Ruling seen as welcome first step, but universal equality remains elusive

LGBTTHUMBTwo days before the U.S. Supreme Court’s (or SCOTUS) ruling that transformed equality in America on June 26, I received hate mail from a known prolific, homophobic hate mail writer commenting on an article I’d written about the transgender community. The email I received included links to religious conversion groups promising to help individuals overcome their homosexuality “disease.” This returned me to 2005, in Calgary, when I first came out as a lesbian and the acceptance I sought and fought for from my family, friends and community. Although I wasn’t aware at the time, it was also the year same-sex marriage was legalized in Canada.

 Ten years since I first came out, Canada and the United States are in different issue frames regarding public opinion on homosexuality; the largest liberal shift being in favour of the legalization of same-sex marriage. A recent article in The Atlantic suggested there is no denying that marriage equality is a transformative time for human rights and is one of the most successful issue campaigns of the 21st century. But the media and public’s treatment of marriage equality in its aftermath proves there is a long road ahead for equality.

LGBT3Love wins for all couples regardless of gender. This couple shares the moment six hours after the Supreme Court decision on marriage equality in Washington, D.C.

The media reached the bottom of the rabbit-hole one week after the ruling with its focus on Facebook’s rainbow profile picture experiment, once again directing the attention away from civil rights, like it did mid-June when it exchanged discussion of racial violence after the Charleston, N.C. church shooting for an argument over the use of the Confederate flag. No wonder human rights activists have garnered a less than favourable reputation among the public because they have to be tenacious in order for their voice to be heard in the over-saturated media marketplace.

Even the online surge of disproving Americans hotly proclaiming that they now want to move north to Canada after the SCOTUS ruling displays the lack of education that exists for lesbian, gay, bisexual and transgender (LGBT) rights. Although the rest of the world perceives Canada as a liberal oasis compared to its southern neighbour, both countries have room for reform on social issues, like LGBT rights.

Homosexuality is increasingly more visible and accepted in urban centres, like Washington, D.C., which is its own bubble for a variety of reasons, politically, social and culturally, but acceptance is not absolute. The Supreme Court’s ruling in Obergefell v. Hodges was passed by a mere 5-4 margin—an outcome that could have easily gone the other way—yet the United States has recognized LGBT rights in the political and legal spheres. This constitutional acceptance sets an example, but equal rights are much more complicated than this.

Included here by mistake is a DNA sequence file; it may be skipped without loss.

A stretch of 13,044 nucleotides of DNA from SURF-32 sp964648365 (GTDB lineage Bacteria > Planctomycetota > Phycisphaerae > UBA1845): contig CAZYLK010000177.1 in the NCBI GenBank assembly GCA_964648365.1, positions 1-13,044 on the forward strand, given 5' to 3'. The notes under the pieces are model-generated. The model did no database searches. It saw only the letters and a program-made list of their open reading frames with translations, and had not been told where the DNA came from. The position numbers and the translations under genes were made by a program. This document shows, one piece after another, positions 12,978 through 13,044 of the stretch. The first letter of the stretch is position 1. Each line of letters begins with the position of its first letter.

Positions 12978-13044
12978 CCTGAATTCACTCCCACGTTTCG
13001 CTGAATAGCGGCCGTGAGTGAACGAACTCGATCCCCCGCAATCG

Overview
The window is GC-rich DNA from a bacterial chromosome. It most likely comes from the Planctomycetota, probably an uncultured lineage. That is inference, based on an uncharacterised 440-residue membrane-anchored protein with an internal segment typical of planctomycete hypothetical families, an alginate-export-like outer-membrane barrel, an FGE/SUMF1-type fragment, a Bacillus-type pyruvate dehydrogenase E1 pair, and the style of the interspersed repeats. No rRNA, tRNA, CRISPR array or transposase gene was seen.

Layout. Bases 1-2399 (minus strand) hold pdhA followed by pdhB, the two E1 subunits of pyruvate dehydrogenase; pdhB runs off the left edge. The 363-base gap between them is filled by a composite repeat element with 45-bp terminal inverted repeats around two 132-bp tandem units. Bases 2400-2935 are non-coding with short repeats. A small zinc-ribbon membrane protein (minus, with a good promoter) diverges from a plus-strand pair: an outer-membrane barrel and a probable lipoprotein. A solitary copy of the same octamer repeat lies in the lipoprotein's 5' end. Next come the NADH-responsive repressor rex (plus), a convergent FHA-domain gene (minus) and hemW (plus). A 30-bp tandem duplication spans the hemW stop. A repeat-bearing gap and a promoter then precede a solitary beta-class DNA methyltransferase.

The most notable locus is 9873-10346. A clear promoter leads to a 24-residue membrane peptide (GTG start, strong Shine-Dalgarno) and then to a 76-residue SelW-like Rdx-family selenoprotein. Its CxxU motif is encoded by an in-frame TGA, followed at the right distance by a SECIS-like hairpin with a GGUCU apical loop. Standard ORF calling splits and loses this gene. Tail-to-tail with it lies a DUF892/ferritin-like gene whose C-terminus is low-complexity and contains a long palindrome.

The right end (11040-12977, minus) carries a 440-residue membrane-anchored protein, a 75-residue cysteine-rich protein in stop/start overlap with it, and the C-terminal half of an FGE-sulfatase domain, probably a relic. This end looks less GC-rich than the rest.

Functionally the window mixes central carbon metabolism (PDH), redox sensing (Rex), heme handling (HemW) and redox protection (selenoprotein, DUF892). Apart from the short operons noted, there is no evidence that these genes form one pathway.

Gay and lesbian couples are minorities. The United States is only the 25th country and territory to legalize same-sex marriage out of the 196 countries in the world, and this doesn’t stop the conversation about discrimination. As a member of this group, I identify with the struggle, the emotions and the anger at the treatment of LGBT rights after June 26.

I am acutely aware that I am a minority despite the social and cultural transformations on feelings toward homosexuality. The coming out narrative is never fully over because while same-sex relationships are more accepted they are still not considered the norm. The world is a long way from universal recognition of LGBT rights.LGBT4Colours of the rainbow flag envelope the White House, as President Barack Obama acknowledges the Supreme Court’s motion for marriage equality in all 50 states on the eve of June 26 in Washington, D.C.

Photo by Ted Eytan Flickr

I asked to remain anonymous as the author of this article for safety concerns. I wish to work in countries where LGBT-identified people face state-sanctioned violence and persecution. As a member of this community and a human rights reporter, I have a responsibility to share my voice because of the unique vantage I have as a member of this group and a member of the media. My anonymity does not affect my opinions and perspectives on LGBT issues. It does allow me to share this voice in a responsible and realistic manner while mitigating the risk associated with being openly gay online and the impact this will have on my future as a journalist.